South Asia and Beyond

CPEC As A Corridor Is Dubious; It’s About China’s Leverage In Pakistan: Academic, Author Jeremy Garlick

NEW DELHI: The China-Pakistan Economic Corridor (CPEC) suggests a connectivity corridor, which is a “dubious” idea, academic and author Jeremy A. Garlick tells StratNews Global Associate Editor, Amitabh P. Revi. Similarly, “Gwadar port breaking China’s Malacca dilemma is ridiculous” and a “non-starter.” The Associate Professor at the University of Economics, Prague says it’s Beijing’s “geopolitical balancing against India for influence and leverage in Pakistan.” But, he adds, “China is in a relatively stronger position” in relation to the pandemic’s effect on economies, so rival initiatives like the U.S., Japan and Australia Blue Dot Network are “on hold”. The Author of the book, ‘The Impact of China’s Belt and Road Initiative: From Asia to Europe’ assesses “no effect” on the Belt and Road Initiative (BRI) after the initial slowdown in the economy because of the Coronavirus pandemic as China is now seeing a “relative bounceback”.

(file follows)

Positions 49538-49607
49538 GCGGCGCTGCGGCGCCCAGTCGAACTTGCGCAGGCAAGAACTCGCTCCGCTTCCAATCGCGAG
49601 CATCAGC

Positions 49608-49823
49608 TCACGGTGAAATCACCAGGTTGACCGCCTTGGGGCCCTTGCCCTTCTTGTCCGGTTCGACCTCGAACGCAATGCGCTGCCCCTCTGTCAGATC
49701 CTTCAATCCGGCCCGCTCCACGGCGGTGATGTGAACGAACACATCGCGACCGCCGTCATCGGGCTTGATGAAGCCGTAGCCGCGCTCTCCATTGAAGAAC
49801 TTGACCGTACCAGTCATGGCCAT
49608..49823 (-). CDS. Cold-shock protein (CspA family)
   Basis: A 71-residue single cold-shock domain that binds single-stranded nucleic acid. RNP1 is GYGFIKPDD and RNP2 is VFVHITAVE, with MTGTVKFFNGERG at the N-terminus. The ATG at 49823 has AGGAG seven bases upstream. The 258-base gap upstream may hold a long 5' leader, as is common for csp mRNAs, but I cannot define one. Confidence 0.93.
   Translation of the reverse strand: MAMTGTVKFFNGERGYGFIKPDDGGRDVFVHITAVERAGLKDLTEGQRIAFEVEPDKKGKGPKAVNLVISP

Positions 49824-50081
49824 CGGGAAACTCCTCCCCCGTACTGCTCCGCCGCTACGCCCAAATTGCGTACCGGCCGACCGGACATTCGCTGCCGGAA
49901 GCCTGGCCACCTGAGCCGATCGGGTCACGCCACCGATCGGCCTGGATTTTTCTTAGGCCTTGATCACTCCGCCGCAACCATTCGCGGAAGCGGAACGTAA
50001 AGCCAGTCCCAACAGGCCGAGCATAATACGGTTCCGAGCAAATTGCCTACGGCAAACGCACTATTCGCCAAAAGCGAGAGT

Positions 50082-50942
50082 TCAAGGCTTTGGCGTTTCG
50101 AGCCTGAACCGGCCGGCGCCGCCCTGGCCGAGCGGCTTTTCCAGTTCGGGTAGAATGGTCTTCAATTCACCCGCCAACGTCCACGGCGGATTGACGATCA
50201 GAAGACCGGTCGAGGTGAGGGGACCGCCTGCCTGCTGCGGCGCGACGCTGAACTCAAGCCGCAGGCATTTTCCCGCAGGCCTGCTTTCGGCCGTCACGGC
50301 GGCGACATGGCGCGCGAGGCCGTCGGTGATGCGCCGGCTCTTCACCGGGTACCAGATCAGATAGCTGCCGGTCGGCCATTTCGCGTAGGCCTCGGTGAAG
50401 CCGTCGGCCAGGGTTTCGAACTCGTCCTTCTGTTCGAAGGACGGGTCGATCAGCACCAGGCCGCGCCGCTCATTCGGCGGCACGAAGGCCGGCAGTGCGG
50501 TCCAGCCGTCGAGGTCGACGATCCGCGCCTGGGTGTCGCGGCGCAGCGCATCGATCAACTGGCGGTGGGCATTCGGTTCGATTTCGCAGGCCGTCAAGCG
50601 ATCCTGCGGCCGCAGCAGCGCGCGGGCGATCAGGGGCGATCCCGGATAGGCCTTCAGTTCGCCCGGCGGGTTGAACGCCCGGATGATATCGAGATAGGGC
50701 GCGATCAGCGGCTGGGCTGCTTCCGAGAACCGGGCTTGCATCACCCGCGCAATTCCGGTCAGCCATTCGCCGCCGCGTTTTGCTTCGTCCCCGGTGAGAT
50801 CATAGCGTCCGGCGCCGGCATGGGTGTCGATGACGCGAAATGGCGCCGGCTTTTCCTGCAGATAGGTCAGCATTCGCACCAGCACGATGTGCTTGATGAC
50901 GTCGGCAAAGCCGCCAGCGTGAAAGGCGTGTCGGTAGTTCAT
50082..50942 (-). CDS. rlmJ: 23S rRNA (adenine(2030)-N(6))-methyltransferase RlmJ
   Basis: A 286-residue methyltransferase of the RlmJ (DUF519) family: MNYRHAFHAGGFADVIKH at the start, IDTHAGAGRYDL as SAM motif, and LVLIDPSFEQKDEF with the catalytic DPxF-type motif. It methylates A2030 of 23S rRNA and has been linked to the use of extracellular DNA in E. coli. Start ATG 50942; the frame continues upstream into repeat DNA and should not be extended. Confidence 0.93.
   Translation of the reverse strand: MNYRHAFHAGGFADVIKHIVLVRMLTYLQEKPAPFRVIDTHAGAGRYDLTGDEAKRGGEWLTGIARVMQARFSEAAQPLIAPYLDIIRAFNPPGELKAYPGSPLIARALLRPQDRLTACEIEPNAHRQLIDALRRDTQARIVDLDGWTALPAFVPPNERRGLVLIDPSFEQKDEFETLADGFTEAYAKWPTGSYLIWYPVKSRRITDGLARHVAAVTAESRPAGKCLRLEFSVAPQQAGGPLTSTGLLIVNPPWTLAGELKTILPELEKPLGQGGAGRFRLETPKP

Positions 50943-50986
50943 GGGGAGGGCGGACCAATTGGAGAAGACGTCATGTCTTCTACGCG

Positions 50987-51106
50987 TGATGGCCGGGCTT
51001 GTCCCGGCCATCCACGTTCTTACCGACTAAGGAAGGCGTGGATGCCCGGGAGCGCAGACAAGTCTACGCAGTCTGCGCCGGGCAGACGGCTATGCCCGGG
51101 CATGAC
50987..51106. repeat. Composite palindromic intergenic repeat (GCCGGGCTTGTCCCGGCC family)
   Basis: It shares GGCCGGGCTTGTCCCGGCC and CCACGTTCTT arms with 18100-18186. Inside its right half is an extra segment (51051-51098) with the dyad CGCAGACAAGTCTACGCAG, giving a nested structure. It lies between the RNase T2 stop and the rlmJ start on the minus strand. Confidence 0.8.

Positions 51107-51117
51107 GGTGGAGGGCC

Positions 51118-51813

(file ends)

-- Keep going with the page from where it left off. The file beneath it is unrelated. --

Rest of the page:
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The author of the peer reviewed article, ‘Deconstructing the China-Pakistan Economic Corridor: pipe dreams versus geopolitical realities’ in the Journal of Contemporary China also discusses the Pakistan military’s control of CPEC, so-called debt traps, the reported $400 billion Iran-China strategic partnership, Chabahar, ASEAN and where pushback against China is stronger in south-east Asia.

Amitabh P. Revi

Russian language speaker and conflict journalist. Amitabh Revi has been there, done that—from the battlefields of Syria, Iraq and Afghanistan to sublime Russia, Australia and the United States. Along the way he's picked up the Dag Hammarskjöld Distinguished Journalist Fellowship, the Ramnath Goenka award for coverage of the Iraq War and RT's Khaled Alkhateb Award for his reporting from Palmyra, Syria.